Whether you are renovating or building, energy efficiency is the best defense to fight the soaring cost of heating our homes. One area to consider in overcoming winter cold or summer heat is in window design and construction.
Windows are our weakest link in energy loss. They have the lowest R-Value (an industry rating for the resistance to heat loss) in the building envelope. Older style homes with single-glazed windows typically have an R-Value of only 0.9, and is like having a hole in your wall one third the size of the window!
In new construction, regular vinyl windows have an R-Value of 2.04. When you compare that to the wall surrounding the windows – 4 inch thick wall construction is R12 and 6 inch is R20 – you can see why glass is the weakest link in our construction practices.
There are key points to consider when choosing windows, so let’s cover how high performance windows are made. To begin with, all windows have a rating for A) Air leakage B) Water leakage and C) Wind load resistance and have to meet a minimum of A1, B1 or C1 CSAA440 standard. Look for this minimum or higher when shopping for windows. "Casement” style windows have a higher rating than "sliders”, but generally cost about 25% more.
There are a variety of frame types such as wood, aluminum and fibreglass. However, vinyl frames are the most common because of their combination of low conductivity and low maintenance.
Glazing is a term you will come across and refers to the transparent part of the window. Single-glazed, double- and triple-glazed refer to the number of panes of glass in the window unit.
The spacer bar is what separates the double glass panes. Traditionally, spacers were made of hollow aluminum; but nowadays it is imperative to look for an insulated spacer bar. An insulated spacer bar significantly reduces energy loss. The two most common are thermal edge and swiggle. It is important to ensure your thermal panes are double sealed on the sides and bottom of the spacer bar. A dual seal will last two to three times longer than a single seal and usually comes with a 10 year warranty against fogging inside the glass.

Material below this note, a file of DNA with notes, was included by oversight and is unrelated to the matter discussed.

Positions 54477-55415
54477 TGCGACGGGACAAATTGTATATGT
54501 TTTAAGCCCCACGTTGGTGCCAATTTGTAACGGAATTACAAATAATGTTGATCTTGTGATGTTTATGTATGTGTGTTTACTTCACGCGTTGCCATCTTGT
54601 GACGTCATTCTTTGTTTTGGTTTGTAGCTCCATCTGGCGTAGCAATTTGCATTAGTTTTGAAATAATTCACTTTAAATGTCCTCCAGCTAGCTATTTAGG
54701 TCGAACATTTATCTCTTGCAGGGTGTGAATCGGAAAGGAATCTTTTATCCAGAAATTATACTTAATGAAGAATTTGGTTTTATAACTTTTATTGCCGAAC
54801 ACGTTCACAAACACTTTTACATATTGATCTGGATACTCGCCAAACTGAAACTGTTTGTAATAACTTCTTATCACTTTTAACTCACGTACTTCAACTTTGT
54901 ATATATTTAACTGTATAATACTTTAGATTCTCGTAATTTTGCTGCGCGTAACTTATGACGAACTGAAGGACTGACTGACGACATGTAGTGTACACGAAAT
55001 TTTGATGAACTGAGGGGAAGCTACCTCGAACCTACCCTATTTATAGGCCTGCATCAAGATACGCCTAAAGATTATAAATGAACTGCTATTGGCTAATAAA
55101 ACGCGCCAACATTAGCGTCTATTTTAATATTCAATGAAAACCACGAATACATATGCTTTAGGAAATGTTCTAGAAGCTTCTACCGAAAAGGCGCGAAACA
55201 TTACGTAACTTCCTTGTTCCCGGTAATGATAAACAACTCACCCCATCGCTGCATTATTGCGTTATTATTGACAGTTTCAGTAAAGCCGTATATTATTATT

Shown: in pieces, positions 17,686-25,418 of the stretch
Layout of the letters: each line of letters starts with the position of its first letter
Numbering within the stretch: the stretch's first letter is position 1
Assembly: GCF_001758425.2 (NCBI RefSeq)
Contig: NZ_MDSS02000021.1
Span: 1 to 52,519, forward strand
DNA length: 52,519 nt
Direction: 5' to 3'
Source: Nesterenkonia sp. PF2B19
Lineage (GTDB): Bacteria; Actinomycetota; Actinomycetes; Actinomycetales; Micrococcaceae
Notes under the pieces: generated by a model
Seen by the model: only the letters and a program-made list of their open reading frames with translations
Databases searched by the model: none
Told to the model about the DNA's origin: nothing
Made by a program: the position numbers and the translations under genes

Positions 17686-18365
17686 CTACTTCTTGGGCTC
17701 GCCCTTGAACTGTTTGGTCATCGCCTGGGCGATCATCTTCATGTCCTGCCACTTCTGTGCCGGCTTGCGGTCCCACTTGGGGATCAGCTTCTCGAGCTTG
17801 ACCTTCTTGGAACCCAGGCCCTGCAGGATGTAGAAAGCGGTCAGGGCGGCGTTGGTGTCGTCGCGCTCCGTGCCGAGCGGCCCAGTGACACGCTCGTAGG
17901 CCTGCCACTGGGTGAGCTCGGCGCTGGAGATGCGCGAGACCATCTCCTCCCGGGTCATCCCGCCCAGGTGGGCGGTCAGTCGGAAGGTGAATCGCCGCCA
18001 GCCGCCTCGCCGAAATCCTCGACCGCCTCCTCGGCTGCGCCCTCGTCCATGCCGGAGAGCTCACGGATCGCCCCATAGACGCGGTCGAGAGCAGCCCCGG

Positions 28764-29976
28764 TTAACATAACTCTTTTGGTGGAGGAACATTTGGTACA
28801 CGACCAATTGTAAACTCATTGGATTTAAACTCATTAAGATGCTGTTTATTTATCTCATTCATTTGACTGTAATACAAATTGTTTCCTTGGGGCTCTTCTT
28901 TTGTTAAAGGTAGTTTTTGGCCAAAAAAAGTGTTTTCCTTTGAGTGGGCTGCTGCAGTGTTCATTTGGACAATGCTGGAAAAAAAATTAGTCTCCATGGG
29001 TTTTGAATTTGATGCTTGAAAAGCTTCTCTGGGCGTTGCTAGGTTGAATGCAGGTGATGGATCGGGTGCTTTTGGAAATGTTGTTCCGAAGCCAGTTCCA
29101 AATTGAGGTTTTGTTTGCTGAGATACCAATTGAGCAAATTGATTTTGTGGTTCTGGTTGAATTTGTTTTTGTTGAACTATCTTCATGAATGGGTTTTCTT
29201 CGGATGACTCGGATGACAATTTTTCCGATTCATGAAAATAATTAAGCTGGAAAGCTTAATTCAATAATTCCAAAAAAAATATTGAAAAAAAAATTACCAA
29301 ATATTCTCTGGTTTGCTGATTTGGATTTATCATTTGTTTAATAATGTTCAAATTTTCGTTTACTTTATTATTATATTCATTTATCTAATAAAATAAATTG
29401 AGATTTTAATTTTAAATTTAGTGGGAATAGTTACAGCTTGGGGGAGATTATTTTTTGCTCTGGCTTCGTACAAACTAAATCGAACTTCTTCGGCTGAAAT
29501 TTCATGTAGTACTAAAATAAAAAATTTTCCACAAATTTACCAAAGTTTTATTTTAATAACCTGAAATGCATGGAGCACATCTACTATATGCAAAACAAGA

There is also the application of low-emmisive (Low-E) coatings or films. These are thin invisible, metallic layers that are suspended between glazings and increase R-Value, reflect heat back into the house in winter and reflect heat out of the house in summer. There are three ratings for Lo-E: Good, Better and Best.
Good: Low-E hard coat is applied to the inside surface of the outer pane. This increases the R-value by 1, but does very little for heat gains in the summer.
Better: Low-E soft coat, known as Low-E2, is applied the same as the hard coat but is far superior in performance. It increases the R-Value by about 2.
Best: Heat Mirror is an invisible, metallic layer suspended in the middle of the thermopane. The two most common are "SC75” for southern facing windows and "TC88” for Northern facing windows. This application increases the R-Value to 4.4 for SC75 and 5.4 for TC88. This offers the best winter and summer performance available.
The final step in building a high performance window is the insertion of an inert gas replacing the air in the thermopane. Argon and Krypton are the two most common gases used. As they are much more dense than air, the heat transfers through them at a much slower rate.
So consider these tips and ratings when researching your new windows. Think high performance with lower energy bills and more comfort in your home.
John Lindsay works with SIP Building Systems and can be reached for questions via cell phone at 250-618-2440.
This entry was posted on Tuesday, February 28th, 2006 at 7:40 pm and is filed under FEATURE. You can follow any responses to this entry through the RSS 2.0 feed. You can leave a response, or trackback from your own site.